The caption describing the cover photo of the new Sapulpa pictorial history book being released this month by Arcadia Publishers is simply titled “Welcoming Committee.” It is of four young Sapulpa “Baby Boomers” sitting on hood of car watching the commotion as they await the revival of a “very important” person.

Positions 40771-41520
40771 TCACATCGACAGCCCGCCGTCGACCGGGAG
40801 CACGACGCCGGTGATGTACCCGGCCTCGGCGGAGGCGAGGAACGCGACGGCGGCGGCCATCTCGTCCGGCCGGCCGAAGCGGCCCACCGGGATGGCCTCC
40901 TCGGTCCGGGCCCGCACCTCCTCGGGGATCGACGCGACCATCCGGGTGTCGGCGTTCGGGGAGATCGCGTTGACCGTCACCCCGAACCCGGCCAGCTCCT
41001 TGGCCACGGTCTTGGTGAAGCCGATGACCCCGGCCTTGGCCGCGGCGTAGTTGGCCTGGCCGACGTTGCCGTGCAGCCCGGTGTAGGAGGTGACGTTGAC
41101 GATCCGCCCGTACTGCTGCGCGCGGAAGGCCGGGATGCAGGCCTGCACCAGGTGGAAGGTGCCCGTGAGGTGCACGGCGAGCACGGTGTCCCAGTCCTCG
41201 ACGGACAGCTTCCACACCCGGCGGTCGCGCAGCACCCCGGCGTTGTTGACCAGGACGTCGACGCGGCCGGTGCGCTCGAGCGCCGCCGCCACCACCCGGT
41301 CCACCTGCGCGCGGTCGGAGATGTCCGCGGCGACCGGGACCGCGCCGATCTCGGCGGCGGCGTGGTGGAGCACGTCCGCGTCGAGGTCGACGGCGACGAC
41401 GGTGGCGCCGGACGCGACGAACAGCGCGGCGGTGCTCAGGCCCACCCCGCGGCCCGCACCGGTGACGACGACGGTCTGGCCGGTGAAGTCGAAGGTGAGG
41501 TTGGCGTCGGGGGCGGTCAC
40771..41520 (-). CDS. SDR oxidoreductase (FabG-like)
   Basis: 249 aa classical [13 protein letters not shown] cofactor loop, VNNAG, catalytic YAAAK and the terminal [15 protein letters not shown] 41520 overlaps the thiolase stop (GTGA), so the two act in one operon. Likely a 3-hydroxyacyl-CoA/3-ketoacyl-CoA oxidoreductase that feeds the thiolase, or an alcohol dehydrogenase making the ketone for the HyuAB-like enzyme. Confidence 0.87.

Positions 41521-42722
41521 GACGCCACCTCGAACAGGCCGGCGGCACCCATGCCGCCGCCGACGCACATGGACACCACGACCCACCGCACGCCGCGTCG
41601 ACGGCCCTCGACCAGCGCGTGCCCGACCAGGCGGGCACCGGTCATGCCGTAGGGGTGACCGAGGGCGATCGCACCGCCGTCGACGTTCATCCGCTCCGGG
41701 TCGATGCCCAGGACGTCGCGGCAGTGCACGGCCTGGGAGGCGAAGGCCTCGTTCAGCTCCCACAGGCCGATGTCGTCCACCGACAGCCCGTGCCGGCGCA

Arcadia has published and promoted thousands of history book titles across the country. “Sapulpa” is the latest in its “Images of America” series. Locally, it will be rolled out at a book-signing at the Historical Museum on June 2 from 4 to 6 p.m. and on Saturday, June 3, all day during the annualRoute 66 Blowout and car show.The book’s author is local writer Don Diehl who took on the project for the Sapulpa Historical Society. He said he had lots of help with the content but was unable to identify the four youngsters in the cover photo. But it does easily represent Sapulpa kids during the late 1940s. It is one of nearly 250 old photos from the archives of the Sapulpa Historical Society — many never published before.Museum Director Mike Jeffries said there should be plenty of books available at the book-signing, but people can pre-order by contacting him and then picking up the books and having Diehl autograph them at the table.“Tourists from all over the world come to Sapulpa to see iconic remnants of famous Route 66. But there also was a time when locals gathered at the Frisco Depot to greet special visitors,” reads the caption. “These youngsters on the hood of new Pontiac in 1948 wait for a train . . . They enjoy soda pop (probably bottled locally) from bottles made at Liberty Glass, and perhaps pastries from a local bakery while sporting school clothes and shoes bought from downtown stores all the while wondering what the future holds as Mom and Dad decide who to vote for in the upcoming presidential election between Harry S. Truman and the train’s passenger, Thomas Dewey.”In his dedication, Diehl writes: “This work is dedicated to the pioneers who built the roads and rails before us; and established schools, churches and institutions that would keep that pioneer spirit and love of history alive.”Diehl said he was privileged to have been the editor of Sapulpa’s now 100-year-old newspaper during the town’s Centennial celebration in1997-98.As editor he oversaw the publishing of Sapulpa’s Special Centennial Edition and compiled the book, “A Pictorial History of Sapulpa on the Town’s 100th Anniversary.” Only a few of those photos are repeated in this work.Dedicatory gratitude also is expressed to the writers of history like Virginia Lane, Jim Hubbard, Virginia Wolfe, Pete Egan and Clyde McMasters; and a host of newspaper reporters and photographers writing and publishing local stories and photographs. A source for the introductory history is the late Pauline P. Jackson (daughter-in-law of one of Sapulpa’s pioneers, L.B. Jackson) who produced a history of Sapulpa as her thesis at Tulsa University in 1956.The remaining history is told in the old photographs. Chapter titles include1. Settling Sapulpa: Pioneers, Cowboys, Indians, and Wildcatters2. Building Community: Early Homes, Infrastructure, and Businesses3. Transportation: Trails, Rails, Skies, and Traveling Down Route 664. The Boom Days: Developing a Local Economy with Black Gold5. Industry to Infamy: Reputation Built with Bricks, Glass, and Pottery6. Life Quality: Getting Educated, Eating Out and Being Entertained”7. “Our Changing Landscape: People, Places, Politics and Parades”8. “Overcoming Adversity: Natural Disasters, Downturns and Events”9. “Our Past: Historic Tributes, Notable Icons and Nostalgic Notions.”